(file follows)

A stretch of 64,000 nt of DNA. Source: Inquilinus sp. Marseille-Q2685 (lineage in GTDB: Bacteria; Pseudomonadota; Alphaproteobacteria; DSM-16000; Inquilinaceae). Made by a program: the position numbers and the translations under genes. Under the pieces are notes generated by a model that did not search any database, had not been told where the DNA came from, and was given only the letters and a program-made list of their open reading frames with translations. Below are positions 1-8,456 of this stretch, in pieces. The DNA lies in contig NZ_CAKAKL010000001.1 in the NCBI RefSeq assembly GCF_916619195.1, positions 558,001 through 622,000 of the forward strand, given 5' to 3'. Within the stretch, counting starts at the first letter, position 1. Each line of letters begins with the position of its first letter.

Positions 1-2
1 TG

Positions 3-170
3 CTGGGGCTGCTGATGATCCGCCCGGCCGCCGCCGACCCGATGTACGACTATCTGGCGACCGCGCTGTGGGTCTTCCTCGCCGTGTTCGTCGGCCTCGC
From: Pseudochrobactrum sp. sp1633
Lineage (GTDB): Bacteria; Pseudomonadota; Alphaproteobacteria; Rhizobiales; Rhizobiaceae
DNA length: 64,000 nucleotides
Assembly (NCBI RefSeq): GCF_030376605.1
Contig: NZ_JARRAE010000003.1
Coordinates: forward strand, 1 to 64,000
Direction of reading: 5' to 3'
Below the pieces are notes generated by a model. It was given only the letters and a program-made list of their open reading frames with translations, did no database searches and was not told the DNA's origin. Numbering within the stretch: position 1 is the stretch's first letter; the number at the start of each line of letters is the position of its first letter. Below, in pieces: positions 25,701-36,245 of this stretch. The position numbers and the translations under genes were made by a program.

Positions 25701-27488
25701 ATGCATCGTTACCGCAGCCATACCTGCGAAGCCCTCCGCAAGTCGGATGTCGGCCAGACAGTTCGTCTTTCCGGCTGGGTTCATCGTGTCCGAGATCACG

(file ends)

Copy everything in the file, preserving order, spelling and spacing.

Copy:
A stretch of 64,000 nt of DNA. Source: Inquilinus sp. Marseille-Q2685 (lineage in GTDB: Bacteria; Pseudomonadota; Alphaproteobacteria; DSM-16000; Inquilinaceae). Made by a program: the position numbers and the translations under genes. Under the pieces are notes generated by a model that did not search any database, had not been told where the DNA came from, and was given only the letters and a program-made list of their open reading frames with translations. Below are positions 1-8,456 of this stretch, in pieces. The DNA lies in contig NZ_CAKAKL010000001.1 in the NCBI RefSeq assembly GCF_916619195.1, positions 558,001 through 622,000 of the forward strand, given 5' to 3'. Within the stretch, counting starts at the first letter, position 1. Each line of letters begins with the position of its first letter.

Positions 1-2
1 TG

Positions 3-170
3 CTGGGGCTGCTGATGATCCGCCCGGCCGCCGCCGACCCGATGTACGACTATCTGGCGACCGCGCTGTGGGTCTTCCTCGCCGTGTTCGTCGGCCTCGC
From: Pseudochrobactrum sp. sp1633
Lineage (GTDB): Bacteria; Pseudomonadota; Alphaproteobacteria; Rhizobiales; Rhizobiaceae
DNA length: 64,000 nucleotides
Assembly (NCBI RefSeq): GCF_030376605.1
Contig: NZ_JARRAE010000003.1
Coordinates: forward strand, 1 to 64,000
Direction of reading: 5' to 3'
Below the pieces are notes generated by a model. It was given only the letters and a program-made list of their open reading frames with translations, did no database searches and was not told the DNA's origin. Numbering within the stretch: position 1 is the stretch's first letter; the number at the start of each line of letters is the position of its first letter. Below, in pieces: positions 25,701-36,245 of this stretch. The position numbers and the translations under genes were made by a program.

Positions 25701-27488
25701 ATGCATCGTTACCGCAGCCATACCTGCGAAGCCCTCCGCAAGTCGGATGTCGGCCAGACAGTTCGTCTTTCCGGCTGGGTTCATCGTGTCCGAGATCACG